RHINELANDER - Big-name country bands travel to Rhinelander from far away for Hodag Country Fest.
But one local band doesn't have to travel far at all for their Hodag debut.
Take a little punk, some bluegrass, and a whole lot of country and you get the Ditchrunners.
"We like to call it 'Honkey-tonk Guttergrass.' But people say it's kind of punk-countryish, whatever it is. It's our own original thing. We're not trying to be like anybody else we're just doing what we do," says Douglas Bredlau, The Ditchrunners' lead singer.
The Stevens Point band came in first place at one of several Hodag Pick-Off competitions in Wisconsin.
Now they get to play on the main stage of Hodag Country Fest.
"It's a real trip because I know what a big deal it is. I know what a huge event it is in Rhinelander. And I'm going to have a bunch of friends that are going to be there that have been going to Hodag for years, and I'm just really excited to get the chance to play for the hometown crowd," adds Bob Weigandt, The Ditchrunners' mandolin player.
Weigandt grew up in Rhinelander.
Ditchrunner's founder Douglas "Buckshot" Bredlau grew up in Park Falls.
Their debut at Hodag Country Fest will also be a competition.
Bands that won regional Hodag Pick-Offs will compete for the title of Wisconsin State Country Band Champion.
"We are rooted in the tradition of country music and we're kind of trying to bring that back a little bit in the world of pop country I guess," says Bredlau.
When The Ditchrunners perform at Hodag Fest on Friday they'll also pre-release their new full-length album.
"Squirrel Lake up by Minocqua, we spent three days out on an island just recording all day, every day for three straight days," says Alex Dalnodar, The Ditchrunners' guitarist.
It's the band's first album with a record label.
You'll be able to buy it July 16th, the same day they perform at the Rhinelander Ice Arena with Buckcherry.
"It's actually a great family and I love these guys more than anybody. It's been a real good time and it's going to get a lot better. I know that," Bredlau says.
ONEIDA COUNTY - If your truck cracks through the ice, your first thought might be, "get off ASAP."
There are workers who head the opposite way--onto the ice to help.
That describes one local team who carefully went to work on the Willow Flowage in Oneida County in Little Rice on Tuesday.
"This ain't no joke out here," said Tom Quandt, Jr., the owner of Bulldog Off-Road Recovery Service. "I do get nervous, and today's a day I'm nervous because of the ice conditions."
That nervous energy is what likely helps Quandt and his crew carefully cross the ice and get sunken vehicles back above water level.
It's not easy. Quandt and his crew set nerves aside, driving in a bombardier about two miles off the shore on Willow Dam Road to get to the truck, which was near an island.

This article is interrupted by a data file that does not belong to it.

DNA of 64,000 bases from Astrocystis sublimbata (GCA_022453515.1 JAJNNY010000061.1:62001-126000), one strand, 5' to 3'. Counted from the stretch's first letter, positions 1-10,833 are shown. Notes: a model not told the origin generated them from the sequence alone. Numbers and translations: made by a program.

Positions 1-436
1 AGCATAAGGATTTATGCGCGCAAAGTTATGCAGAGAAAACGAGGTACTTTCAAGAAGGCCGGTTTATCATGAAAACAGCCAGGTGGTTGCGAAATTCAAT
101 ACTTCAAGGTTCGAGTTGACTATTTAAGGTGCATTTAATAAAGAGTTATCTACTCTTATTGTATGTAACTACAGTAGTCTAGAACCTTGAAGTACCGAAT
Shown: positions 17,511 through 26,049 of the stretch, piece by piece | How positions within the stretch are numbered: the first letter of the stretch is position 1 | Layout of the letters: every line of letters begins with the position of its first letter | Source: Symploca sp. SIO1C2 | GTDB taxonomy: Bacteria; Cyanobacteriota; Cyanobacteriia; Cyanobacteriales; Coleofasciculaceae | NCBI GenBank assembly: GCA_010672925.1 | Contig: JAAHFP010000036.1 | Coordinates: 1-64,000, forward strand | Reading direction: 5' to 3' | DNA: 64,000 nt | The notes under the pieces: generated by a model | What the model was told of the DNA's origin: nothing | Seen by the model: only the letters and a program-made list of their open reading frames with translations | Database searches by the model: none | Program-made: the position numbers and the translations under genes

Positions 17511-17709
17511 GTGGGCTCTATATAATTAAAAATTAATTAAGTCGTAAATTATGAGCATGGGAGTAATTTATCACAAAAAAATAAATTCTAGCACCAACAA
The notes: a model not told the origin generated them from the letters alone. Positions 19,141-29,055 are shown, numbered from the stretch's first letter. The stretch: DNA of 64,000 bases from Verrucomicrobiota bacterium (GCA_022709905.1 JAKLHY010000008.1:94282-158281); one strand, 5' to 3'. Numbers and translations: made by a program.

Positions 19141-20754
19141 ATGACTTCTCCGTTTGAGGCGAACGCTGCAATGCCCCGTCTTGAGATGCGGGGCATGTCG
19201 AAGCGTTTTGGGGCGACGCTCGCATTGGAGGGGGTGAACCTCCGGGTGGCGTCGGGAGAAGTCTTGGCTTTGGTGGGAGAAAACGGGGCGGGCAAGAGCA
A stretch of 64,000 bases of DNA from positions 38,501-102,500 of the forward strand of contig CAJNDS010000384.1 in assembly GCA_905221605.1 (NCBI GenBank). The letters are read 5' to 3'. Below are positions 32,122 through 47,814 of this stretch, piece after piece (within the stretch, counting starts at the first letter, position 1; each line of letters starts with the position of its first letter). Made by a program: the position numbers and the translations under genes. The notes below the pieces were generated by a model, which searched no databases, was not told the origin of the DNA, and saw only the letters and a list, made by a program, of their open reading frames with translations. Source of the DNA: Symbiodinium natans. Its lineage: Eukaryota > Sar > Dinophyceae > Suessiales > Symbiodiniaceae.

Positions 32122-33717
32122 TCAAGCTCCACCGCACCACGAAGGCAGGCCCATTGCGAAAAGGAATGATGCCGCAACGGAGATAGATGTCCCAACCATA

"I was looking at the ice," Quandt says as he describes the drive out to the car. "I was looking for holes in the ice, I was looking for the color of the ice...There was water coming up out of spots as we were driving out here."
The crew tried a few times to get the truck back on safer ice, but the car fell through again. The crew then decided to drill a trench to a nearby island and pull the car out that way.
"We can sit and play that game all day and it's not going to get us anywhere without a lot of time and labor into this," Quandt said.
The team got the car out and onto the island around 1 a.m. Wednesday.
Quandt said the owner of the car may try to tow his truck back to shore later this week.
The DNR is aware of the situation. By state statute, you have 30 days to remove your car from the ice or get a fine.
RHINELANDER - If you did a double take driving down county highways this week, it was for good reason. Oneida County posted its weight limit restriction signs Monday. That's the earliest those signs have gone up in more than 15 years.
Usually weight limits go into effect in mid-March. Counties put them on to protect roads as frost comes out of the ground. Oneida County Highway Commissioner Bruce Stefonek tried to wait as long as possible.
RHINELANDER - Smartphone tracking technology can rescue lost drivers, help authorities find kidnapped victims and let parents keep tabs on their kids. However, this tracking can turn to stalking if the wrong person uses it. "It's actually something that's more common than you would think. That it's a very dangerous…it's a volatile situation because the perpetrator will know where the victim is at all times," said Tri-County Council Domestic Violence Coordinator Melissa P.
She says stalkers can find where you live, where you work, and even what stores you shop at. "The abuser starts to lose control when they go to all lengths to find their victim...If they feel like they are losing control…they have nothing else to lose," explained Melissa.
AT&T Sales Consultant Dusty Struck says stalkers can track smartphones by hacking into a built in chip. "It's like a GPS location services…basically every smartphone has a GPS chip built inside of it," said Struck.
MCALLEN, TX - U.S. House Speaker Paul Ryan is visiting the Rio Grande valley for a firsthand look at the U.S.-Mexico border as the Trump administration steps up immigration enforcement and prepares to ask Congress to pay for a border wall.
It's the first time the Wisconsin Republican has visited the border, and protests have been announced to meet his arrival in McAllen, Texas, on Wednesday.
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